We had an amazing conversation with Allison Aldridge-Saur of Chickasaw Nation on Friday and I would encourage you to listen to it. Allison has been working on a fascinating project as part of the Digital Vision grant, writing a series on Native American Lessons for Community Building.
In part two of her series, Allison discusses Audiences versus Communities. This struck me as one of the most important elements of the entire series. I’m not sure that too many marketers recognize that there is such a distinct difference between an audience and a community. Even here on MarTech, we do a fantastic job of building a great audience… but we haven’t truly developed a strategy to develop a community.
Allison discusses the differences between building your audience – listening, engagement, relevant content, loyalty points, gamification, gifting economy, give-aways and messaging consistency. Some may argue that these are the strategies behind building community… but there’s one question that will answer whether you have one or the other. Will the community continue without you, without your content, without your incentives, or without the overall value you bring them? If the answer is NO (which it probably is), you’ve got an audience.
Building your community is a much different strategy. Community building tools include naming of the group, the events and the individuals, using insider jargon, having your own symbols, developing a shared narrative, having value systems, rituals, consensus building and pooling resources. Communities live beyond the leader, the platform, or even the product (think Trekkies). In fact, Allison said something incredible when we were speaking to her… a brand advocate in the community may often last longer than the marketing team itself!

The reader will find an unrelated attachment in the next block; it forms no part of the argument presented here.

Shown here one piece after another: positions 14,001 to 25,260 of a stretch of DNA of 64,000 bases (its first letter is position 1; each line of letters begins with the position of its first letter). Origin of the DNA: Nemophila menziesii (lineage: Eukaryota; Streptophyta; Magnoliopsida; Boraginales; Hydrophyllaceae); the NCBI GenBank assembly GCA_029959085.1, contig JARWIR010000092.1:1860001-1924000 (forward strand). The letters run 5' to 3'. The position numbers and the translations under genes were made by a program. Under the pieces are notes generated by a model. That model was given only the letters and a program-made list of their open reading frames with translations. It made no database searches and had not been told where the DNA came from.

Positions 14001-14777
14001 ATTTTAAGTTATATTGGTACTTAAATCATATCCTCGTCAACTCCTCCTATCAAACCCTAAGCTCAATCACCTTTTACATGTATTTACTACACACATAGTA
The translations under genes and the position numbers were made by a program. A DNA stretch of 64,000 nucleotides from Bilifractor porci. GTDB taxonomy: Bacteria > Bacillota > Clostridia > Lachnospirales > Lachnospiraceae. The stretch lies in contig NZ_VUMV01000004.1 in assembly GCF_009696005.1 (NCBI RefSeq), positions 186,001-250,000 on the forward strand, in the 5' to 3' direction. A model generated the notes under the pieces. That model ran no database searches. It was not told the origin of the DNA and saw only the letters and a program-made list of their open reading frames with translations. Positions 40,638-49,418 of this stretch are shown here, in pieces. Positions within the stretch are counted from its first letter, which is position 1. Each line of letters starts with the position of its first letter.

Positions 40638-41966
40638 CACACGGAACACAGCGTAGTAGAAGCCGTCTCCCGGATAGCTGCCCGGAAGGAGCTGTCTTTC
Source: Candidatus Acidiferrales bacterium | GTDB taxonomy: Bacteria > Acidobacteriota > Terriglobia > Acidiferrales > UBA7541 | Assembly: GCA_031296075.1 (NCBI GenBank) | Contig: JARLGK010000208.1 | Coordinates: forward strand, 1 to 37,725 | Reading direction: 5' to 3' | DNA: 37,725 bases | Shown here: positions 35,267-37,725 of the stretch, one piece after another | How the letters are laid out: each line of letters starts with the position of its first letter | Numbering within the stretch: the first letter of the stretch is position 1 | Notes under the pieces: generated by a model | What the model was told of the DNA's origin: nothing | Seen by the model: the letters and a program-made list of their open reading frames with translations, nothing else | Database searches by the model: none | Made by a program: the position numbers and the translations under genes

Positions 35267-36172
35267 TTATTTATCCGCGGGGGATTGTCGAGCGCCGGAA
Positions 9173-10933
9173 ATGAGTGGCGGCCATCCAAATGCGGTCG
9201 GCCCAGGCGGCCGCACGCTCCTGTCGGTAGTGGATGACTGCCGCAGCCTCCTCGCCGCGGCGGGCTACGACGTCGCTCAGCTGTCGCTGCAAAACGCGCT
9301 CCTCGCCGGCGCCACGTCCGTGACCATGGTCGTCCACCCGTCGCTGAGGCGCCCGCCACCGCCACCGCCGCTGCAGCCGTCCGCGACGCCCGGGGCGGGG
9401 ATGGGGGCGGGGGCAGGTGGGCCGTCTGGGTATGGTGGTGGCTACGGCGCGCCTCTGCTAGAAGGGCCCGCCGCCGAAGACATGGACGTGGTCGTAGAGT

That’s not to say having just an audience is a bad thing… we have a great audience that we’re very thankful for. However, if the blog disappeared tomorrow, I’m afraid the audience would, too! If we hope to really build a lasting impression, we would work to develop a community.
A great example of this is comparing other product reviews versus Angie’s List (our client). The team at Angie’s List doesn’t dictate reviews, allow anonymous reviews… and they do an outstanding job at mediating reports between businesses and consumers to ensure both sides are treated fairly. The result is an insanely dedicated community who share hundreds of in-depth reviews of the businesses they interact with.
When I signed up personally for the service, I thought I’d be looking at something like Yelp where a business was listed and there were a couple dozen reviews with a sentence or two below them. Instead, a small search for plumbers in my region identified hundreds of plumbers with thousands of in-depth reviews. I was even able to narrow it down to plumber with a great rating for installation of water heaters. The result was that I got a great water heater at a great price and I didn’t have to worry about whether or not I was getting ripped off. In one transaction, I saved the entire year’s cost of membership.
If, by some wacky reason, Angie’s List decided to close its doors, I have no doubt that the community they have unleashed will continue to do the incredible work they’re doing in accurately and fairly reporting business results. Yelp and Google may have large audiences… but Angie’s List is building a community. It’s a huge difference.
What are you building?